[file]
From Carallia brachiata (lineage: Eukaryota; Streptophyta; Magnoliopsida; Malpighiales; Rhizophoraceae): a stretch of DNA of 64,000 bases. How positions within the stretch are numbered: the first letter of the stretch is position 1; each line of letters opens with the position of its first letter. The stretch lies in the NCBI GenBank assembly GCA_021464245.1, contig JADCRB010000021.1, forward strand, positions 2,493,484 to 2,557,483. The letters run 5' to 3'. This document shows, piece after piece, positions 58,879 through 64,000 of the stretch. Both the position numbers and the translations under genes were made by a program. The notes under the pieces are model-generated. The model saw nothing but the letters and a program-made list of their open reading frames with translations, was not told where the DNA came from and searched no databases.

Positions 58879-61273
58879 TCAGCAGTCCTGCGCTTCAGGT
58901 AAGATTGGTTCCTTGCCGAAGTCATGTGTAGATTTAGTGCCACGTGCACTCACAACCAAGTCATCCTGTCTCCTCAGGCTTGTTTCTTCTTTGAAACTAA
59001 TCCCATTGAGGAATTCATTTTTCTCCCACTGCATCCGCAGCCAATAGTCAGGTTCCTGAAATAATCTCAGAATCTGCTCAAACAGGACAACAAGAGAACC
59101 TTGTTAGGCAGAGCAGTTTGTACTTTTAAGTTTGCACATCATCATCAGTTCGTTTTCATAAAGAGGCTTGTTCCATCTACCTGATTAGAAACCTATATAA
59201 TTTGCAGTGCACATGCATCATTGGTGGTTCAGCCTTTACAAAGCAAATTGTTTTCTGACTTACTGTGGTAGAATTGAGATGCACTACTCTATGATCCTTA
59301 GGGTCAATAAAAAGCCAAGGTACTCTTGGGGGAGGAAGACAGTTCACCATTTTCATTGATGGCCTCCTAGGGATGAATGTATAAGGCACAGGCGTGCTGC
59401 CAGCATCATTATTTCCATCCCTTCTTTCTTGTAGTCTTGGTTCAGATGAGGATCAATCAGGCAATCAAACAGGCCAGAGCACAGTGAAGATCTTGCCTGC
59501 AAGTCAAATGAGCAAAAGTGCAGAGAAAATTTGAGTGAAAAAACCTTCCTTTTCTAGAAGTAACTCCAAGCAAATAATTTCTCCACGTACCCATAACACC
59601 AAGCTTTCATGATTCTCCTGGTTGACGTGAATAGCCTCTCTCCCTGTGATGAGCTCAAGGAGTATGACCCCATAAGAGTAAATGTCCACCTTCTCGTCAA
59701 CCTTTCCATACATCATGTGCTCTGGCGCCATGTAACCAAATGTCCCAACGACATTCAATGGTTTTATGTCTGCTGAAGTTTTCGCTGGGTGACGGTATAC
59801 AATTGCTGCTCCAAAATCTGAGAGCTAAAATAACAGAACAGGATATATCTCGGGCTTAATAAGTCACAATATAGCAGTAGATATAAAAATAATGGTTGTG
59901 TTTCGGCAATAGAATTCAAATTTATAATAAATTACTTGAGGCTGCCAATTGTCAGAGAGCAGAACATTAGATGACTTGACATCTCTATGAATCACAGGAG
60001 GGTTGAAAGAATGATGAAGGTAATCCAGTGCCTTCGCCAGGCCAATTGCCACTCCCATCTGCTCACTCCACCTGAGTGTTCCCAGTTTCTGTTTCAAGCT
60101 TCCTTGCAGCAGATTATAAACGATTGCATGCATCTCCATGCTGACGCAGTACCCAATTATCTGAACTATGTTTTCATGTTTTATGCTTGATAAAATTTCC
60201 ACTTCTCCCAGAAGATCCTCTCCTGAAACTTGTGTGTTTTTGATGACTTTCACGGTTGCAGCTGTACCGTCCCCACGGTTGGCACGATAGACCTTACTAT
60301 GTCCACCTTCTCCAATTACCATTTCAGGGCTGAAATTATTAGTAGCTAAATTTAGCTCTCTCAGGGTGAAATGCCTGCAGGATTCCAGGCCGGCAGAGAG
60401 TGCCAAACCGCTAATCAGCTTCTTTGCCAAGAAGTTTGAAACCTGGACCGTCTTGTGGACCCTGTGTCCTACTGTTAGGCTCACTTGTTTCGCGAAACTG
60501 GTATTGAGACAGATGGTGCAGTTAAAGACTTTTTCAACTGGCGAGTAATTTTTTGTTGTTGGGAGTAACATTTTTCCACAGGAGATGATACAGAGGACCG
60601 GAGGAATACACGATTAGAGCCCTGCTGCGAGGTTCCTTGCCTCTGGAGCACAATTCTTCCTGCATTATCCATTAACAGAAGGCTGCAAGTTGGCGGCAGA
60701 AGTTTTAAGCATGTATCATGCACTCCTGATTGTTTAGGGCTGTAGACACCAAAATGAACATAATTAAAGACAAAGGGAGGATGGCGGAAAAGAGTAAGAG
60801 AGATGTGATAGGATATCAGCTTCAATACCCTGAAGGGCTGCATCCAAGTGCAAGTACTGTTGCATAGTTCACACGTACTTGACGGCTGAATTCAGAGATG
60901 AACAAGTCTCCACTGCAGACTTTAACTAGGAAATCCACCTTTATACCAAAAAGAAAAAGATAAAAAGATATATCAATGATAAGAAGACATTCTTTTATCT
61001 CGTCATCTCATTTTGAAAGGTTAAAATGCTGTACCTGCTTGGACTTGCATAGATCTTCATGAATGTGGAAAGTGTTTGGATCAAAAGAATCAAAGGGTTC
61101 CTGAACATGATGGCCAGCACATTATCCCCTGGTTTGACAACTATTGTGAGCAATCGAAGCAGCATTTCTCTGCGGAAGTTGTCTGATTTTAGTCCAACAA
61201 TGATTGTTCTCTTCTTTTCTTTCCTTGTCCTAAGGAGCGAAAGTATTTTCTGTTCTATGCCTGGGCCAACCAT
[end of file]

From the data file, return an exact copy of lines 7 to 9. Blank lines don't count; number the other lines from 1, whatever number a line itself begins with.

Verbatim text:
59201 TTTGCAGTGCACATGCATCATTGGTGGTTCAGCCTTTACAAAGCAAATTGTTTTCTGACTTACTGTGGTAGAATTGAGATGCACTACTCTATGATCCTTA
59301 GGGTCAATAAAAAGCCAAGGTACTCTTGGGGGAGGAAGACAGTTCACCATTTTCATTGATGGCCTCCTAGGGATGAATGTATAAGGCACAGGCGTGCTGC
59401 CAGCATCATTATTTCCATCCCTTCTTTCTTGTAGTCTTGGTTCAGATGAGGATCAATCAGGCAATCAAACAGGCCAGAGCACAGTGAAGATCTTGCCTGC